I've used Eclipse extensively in the past but since there was kinduva a long hiatus in Java development for me, it felt both novel and familiar to install it on my powerbook for the stuff I'm currently working on. I think that liberated feeling of knowing that That Thing Works So I Can Move On Now is referred to as being "Test Infected." Which, unlike the flu, is a good kind of infection. One of the things I've been trying to be more consistent about is writing tests prior to, or if not, concurrently with, application code. I strongly recommend reading Kent Beck's Test Driven Development (who BTW appears to have a work in progress about Eclipse), TDD is a quick read but more than any particular valuable agile techniques per se it offers a good outlook on how to think about what you're doing when you sit down to write code.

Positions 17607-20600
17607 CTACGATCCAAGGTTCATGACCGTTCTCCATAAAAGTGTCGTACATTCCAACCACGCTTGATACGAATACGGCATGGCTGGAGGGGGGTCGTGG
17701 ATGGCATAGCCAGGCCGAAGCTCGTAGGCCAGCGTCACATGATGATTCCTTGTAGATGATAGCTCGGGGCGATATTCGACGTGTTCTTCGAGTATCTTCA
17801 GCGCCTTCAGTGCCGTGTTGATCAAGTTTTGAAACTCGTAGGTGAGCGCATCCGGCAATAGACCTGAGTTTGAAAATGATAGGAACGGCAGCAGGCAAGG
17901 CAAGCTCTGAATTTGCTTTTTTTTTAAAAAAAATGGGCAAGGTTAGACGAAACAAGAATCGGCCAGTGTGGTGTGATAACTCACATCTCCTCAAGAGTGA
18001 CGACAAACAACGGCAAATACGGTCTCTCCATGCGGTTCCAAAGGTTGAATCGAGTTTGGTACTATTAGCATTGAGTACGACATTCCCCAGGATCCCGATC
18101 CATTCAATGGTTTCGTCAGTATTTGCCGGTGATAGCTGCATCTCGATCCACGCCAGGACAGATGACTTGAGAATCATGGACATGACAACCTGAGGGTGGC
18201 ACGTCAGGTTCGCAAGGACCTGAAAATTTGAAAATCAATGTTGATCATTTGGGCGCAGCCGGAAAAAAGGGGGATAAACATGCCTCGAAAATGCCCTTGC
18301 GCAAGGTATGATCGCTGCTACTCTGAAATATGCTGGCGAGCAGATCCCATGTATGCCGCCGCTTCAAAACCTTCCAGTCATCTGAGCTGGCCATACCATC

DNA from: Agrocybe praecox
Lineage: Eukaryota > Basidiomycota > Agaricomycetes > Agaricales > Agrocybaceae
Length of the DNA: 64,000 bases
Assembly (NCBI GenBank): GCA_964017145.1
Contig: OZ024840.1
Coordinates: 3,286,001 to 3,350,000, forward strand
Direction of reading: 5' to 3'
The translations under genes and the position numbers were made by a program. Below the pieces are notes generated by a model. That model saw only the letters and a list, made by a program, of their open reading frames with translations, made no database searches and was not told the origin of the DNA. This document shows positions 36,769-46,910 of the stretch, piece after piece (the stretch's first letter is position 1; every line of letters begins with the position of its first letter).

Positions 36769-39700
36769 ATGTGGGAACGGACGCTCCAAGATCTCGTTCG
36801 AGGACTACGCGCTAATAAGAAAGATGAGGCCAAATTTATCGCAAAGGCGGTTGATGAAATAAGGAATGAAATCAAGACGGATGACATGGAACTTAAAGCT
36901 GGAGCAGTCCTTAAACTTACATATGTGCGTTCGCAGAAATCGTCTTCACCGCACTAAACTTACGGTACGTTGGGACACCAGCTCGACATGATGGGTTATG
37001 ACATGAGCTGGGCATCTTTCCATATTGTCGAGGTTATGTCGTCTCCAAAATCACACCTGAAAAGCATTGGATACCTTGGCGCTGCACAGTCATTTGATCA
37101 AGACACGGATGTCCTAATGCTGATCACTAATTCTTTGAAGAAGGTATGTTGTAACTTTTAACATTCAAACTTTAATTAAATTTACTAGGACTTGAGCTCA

|Well, I was writing a few initial test cases for a class I was working on and noticed something new (to me anyway) when I clicked on an error that Eclipse flagged. The non-existence of the method in the called class was identified and Eclipse offered to stub it out on my behalf, this is a huge win as far as expressing an API in a test case and continuously filling in the functionality development "TODO" list. Everytime I want to add a new public method, I'll write a new test case and let Eclipse bootstrap the implementation.|
||Now if I could get that level of simplicity and automation working with Perl, Python or PHP, I'd be jammin'! Sure, there are testing frameworks for each of these but Eclipse really streamlines that whole TDD cycle.|
Forget about the flu shot hysteria, get "Test Infected"( Oct 20 2004, 11:04:06 AM PDT ) Permalink